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    Rituals in other Societies?

    http://channel.nationalgeographic.com/series/taboo/4600/Overview#tab-Videos/07780_00


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    Are we stuck at Level 7 in the West?

    • Looking at the Death, Dying and the Dead in Popular Culture?

      • Or are we ready to embrace something new?


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    The Crux of Article 2!

    • The West is frequently described as a death-denying society.

    • Numerous scholars have observed that recent generations of North Americans lack the firsthand familiarity with death and dying that our ancestors had.

    • Meanwhile, our popular media and many of our cultural mediums appear to have an obsessive fascination with death, dying, and the dead.

    • Nowhere is this paradox more apparent than in our popular culture. Television programming, movies, songs, the print media, games, jokes, and even recreational activities are fraught with thanatological content.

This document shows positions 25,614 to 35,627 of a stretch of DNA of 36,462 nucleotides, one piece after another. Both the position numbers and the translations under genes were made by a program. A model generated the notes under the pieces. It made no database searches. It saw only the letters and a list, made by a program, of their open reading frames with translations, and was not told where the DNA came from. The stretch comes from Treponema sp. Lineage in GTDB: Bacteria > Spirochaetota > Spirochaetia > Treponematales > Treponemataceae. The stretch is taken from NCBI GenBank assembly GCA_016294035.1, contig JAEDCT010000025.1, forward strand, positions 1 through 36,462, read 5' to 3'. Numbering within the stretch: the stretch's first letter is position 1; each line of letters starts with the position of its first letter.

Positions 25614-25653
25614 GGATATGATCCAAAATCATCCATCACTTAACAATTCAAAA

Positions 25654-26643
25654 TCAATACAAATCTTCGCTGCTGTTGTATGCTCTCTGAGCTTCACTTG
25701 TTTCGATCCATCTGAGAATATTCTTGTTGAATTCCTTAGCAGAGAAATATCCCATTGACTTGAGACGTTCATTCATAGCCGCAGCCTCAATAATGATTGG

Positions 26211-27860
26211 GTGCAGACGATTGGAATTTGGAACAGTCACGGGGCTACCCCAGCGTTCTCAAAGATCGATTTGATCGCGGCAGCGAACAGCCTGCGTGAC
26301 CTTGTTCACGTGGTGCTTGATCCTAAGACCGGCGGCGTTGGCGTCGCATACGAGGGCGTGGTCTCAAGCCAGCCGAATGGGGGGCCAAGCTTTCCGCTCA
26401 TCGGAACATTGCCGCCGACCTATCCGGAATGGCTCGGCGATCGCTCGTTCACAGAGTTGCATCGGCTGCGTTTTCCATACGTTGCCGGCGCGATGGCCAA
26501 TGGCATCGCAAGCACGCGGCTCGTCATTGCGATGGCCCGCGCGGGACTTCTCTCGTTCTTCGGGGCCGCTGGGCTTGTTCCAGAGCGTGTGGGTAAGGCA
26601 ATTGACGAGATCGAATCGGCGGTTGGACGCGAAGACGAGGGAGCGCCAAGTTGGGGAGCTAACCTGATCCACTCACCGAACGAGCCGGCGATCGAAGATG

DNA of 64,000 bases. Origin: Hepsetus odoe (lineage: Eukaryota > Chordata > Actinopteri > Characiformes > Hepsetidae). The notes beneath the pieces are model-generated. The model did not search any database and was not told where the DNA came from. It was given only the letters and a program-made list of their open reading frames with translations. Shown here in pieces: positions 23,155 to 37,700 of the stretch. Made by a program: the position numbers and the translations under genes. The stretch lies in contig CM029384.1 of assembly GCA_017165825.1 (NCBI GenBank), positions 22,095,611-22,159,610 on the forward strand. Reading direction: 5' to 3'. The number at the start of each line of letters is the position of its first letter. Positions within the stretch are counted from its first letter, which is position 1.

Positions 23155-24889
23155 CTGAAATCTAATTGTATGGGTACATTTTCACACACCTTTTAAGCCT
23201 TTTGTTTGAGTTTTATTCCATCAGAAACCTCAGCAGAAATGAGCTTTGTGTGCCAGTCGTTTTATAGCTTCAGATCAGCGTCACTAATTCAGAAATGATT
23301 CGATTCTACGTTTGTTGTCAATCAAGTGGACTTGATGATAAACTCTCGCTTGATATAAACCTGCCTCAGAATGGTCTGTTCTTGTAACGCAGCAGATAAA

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    The Crux (contd)

    • So what do folks think?


    The crux contd16 l.jpg

    • Is it that:

      • We are not a death denying culture?

        • or

      • We are a death denying culture, but our insulation from death causes us to crave some degree of information and insight concerning death, and we feed that craving through popular-culture depictions of death and dying.

        • or

      • Again we are death denying culture, but through displacement we socially neutralize our death anxiety?

    The Crux (contd)


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    The act of neutralization

    • Reconceptualizes death into a form that stimulates something other than primordial terror. These phenomena may be considered fascinating / entertaining, depending on the social context (i.e., visit to Elvis Presley’s grave).